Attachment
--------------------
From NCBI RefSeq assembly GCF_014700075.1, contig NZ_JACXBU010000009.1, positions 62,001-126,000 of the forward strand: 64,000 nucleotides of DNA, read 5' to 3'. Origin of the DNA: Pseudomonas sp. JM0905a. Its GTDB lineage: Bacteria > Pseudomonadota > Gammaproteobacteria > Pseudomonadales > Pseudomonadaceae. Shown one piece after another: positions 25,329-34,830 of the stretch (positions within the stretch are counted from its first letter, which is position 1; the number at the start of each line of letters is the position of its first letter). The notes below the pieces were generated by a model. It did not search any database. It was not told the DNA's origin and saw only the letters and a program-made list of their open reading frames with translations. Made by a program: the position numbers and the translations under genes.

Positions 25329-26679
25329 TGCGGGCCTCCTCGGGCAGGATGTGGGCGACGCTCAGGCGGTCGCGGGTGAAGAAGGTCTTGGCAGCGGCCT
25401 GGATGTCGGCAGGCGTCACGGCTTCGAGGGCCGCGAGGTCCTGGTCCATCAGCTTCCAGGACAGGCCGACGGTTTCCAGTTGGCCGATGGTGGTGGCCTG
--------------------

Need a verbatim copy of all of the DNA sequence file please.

From NCBI RefSeq assembly GCF_014700075.1, contig NZ_JACXBU010000009.1, positions 62,001-126,000 of the forward strand: 64,000 nucleotides of DNA, read 5' to 3'. Origin of the DNA: Pseudomonas sp. JM0905a. Its GTDB lineage: Bacteria > Pseudomonadota > Gammaproteobacteria > Pseudomonadales > Pseudomonadaceae. Shown one piece after another: positions 25,329-34,830 of the stretch (positions within the stretch are counted from its first letter, which is position 1; the number at the start of each line of letters is the position of its first letter). The notes below the pieces were generated by a model. It did not search any database. It was not told the DNA's origin and saw only the letters and a program-made list of their open reading frames with translations. Made by a program: the position numbers and the translations under genes.

Positions 25329-26679
25329 TGCGGGCCTCCTCGGGCAGGATGTGGGCGACGCTCAGGCGGTCGCGGGTGAAGAAGGTCTTGGCAGCGGCCT
25401 GGATGTCGGCAGGCGTCACGGCTTCGAGGGCCGCGAGGTCCTGGTCCATCAGCTTCCAGGACAGGCCGACGGTTTCCAGTTGGCCGATGGTGGTGGCCTG